votes
3answers
277 views

What is the binding energy of a black hole?

As the particles which constitute a black hole collapse they become tightly bound. I assume this means a lot of energy would be required to liberate a particle from that bound state. Is it a finite ...
1
vote
1answer
438 views

How covalent bonding lower the energy of potential energy? [duplicate]

Considering the potential energy of interacting particles, how does covalent bonding lower the energy of the system?
5
votes
3answers
2k views

What is the binding energy of a neutron star?

Neutrons which constitute a neutron star have a rest mass that is greater when separated from the star because they are bound with a certain potential energy. This potential energy causes the system ...
25
votes
3answers
4k views

Do chemical bonds have mass?

When an exothermic reaction occurs, the energy in the chemical bonds of the reactants is partially transferred to the chemical bonds of the products. The remaining energy is released as heat. For ...
5
votes
1answer
982 views

Binding energy and mass

I’ve been told that a greater binding energy means the nucleus is more tightly bound, and therefore that decreases the mass of the nucleus with respect to its nucleons when separated. But why does a ...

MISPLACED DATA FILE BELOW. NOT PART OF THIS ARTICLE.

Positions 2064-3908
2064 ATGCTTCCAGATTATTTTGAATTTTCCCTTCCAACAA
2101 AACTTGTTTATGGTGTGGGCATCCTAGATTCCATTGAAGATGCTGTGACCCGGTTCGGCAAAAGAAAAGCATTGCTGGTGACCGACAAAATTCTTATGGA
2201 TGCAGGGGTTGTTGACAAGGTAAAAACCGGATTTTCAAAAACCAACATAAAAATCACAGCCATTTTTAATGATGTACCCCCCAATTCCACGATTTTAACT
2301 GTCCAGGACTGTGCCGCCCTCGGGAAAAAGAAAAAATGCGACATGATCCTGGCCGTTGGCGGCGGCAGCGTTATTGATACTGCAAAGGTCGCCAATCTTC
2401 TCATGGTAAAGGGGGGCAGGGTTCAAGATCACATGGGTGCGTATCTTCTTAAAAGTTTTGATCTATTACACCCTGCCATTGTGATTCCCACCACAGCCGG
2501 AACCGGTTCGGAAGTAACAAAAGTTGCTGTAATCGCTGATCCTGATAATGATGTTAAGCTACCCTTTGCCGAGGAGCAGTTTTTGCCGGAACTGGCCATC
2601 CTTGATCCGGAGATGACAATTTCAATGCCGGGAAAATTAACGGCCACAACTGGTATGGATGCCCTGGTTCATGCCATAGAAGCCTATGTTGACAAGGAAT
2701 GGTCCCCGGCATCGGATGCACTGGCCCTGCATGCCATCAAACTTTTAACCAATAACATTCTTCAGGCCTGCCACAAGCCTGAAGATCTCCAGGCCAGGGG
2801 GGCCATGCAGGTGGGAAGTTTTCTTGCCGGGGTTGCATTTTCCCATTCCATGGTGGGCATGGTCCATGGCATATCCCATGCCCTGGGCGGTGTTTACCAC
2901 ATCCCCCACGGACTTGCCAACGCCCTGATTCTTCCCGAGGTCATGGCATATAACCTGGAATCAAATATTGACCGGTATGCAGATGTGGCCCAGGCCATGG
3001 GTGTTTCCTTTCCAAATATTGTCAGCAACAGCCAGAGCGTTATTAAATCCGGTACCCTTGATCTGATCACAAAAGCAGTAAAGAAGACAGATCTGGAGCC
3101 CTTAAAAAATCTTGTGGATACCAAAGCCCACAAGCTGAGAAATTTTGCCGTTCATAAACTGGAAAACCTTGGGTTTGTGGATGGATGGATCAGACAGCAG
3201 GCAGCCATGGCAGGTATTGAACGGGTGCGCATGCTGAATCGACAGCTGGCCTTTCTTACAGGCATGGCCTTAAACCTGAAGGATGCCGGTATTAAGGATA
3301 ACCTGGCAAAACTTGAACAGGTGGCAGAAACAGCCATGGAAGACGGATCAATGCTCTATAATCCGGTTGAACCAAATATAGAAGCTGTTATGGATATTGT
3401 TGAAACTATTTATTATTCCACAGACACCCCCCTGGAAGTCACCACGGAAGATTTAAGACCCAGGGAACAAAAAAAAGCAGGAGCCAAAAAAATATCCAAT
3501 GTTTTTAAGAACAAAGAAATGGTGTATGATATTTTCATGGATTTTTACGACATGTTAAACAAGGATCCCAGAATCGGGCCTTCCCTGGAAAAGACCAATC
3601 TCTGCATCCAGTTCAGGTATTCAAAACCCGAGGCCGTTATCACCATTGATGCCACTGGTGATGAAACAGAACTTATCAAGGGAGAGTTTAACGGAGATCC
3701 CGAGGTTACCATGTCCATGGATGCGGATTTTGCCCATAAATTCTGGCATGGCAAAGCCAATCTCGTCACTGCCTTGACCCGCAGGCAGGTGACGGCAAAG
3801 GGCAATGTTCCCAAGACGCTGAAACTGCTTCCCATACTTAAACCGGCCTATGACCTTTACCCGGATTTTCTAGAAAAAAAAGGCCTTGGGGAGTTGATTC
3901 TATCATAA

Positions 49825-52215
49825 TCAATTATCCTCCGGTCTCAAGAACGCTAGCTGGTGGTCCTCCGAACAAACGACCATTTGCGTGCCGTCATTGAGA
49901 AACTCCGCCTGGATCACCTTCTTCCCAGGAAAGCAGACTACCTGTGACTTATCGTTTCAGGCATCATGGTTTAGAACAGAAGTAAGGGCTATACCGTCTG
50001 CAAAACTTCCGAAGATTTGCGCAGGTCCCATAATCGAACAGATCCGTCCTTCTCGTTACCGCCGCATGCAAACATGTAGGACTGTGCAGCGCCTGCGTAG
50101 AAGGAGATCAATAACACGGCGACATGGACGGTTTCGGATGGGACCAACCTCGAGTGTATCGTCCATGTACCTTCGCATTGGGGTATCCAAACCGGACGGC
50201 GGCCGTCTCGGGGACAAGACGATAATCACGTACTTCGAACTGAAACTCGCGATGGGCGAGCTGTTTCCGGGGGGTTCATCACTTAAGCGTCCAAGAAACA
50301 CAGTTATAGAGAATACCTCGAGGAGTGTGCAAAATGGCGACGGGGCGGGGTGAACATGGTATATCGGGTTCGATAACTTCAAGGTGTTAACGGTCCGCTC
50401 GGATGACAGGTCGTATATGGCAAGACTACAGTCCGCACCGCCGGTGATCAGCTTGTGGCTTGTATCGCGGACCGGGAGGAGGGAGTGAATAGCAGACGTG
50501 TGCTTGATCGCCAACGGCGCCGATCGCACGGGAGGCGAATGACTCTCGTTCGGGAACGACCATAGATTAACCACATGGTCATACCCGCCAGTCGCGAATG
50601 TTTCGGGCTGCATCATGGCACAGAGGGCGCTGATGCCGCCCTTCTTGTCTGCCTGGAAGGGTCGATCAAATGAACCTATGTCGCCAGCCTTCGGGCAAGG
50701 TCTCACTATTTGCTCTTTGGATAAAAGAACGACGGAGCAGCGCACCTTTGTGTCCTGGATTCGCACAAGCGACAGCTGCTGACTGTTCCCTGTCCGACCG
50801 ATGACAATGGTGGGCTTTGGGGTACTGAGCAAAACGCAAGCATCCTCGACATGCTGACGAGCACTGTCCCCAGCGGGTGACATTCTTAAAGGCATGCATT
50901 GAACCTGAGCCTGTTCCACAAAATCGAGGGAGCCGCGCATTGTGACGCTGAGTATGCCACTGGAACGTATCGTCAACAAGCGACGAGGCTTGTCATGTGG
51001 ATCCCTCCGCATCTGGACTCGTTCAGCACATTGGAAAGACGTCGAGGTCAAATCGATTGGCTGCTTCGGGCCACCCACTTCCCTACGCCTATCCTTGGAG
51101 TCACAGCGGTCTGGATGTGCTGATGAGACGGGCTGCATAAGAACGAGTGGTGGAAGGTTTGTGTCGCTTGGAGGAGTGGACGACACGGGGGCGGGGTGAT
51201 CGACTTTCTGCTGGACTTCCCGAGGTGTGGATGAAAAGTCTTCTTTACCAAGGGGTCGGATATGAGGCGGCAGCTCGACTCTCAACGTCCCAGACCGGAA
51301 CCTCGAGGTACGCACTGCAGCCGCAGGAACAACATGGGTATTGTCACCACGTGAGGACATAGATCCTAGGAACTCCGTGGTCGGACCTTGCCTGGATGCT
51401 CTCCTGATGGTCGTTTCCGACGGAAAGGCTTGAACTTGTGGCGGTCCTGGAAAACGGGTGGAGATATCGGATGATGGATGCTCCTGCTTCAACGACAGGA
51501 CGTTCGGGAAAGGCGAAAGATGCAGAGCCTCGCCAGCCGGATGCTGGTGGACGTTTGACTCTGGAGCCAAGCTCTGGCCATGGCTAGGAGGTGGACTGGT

9
votes
4answers
7k views

Why are heavier nuclei unstable?

If you have more neutrons than protons, then there will be more strong force present to counteract the repulsive forces between protons. Why is it that above bismuth, no nucleus is stable, regardless ...
0
votes
2answers
300 views

What is the binding energy in General Relativity?

In general relativity, the potential energy is given by $$V(r)=\frac{h^{2}}{2r^{2}}\left(1-\frac{2M}{r}\right)-\frac{M}{r}.$$ Solving $V^{\prime}(r)=0$, there are two points where circular orbits ...
1
vote
1answer
155 views

Why do elements on the Binding Energy per Nuclear Molecule after Iron (most stable) even form?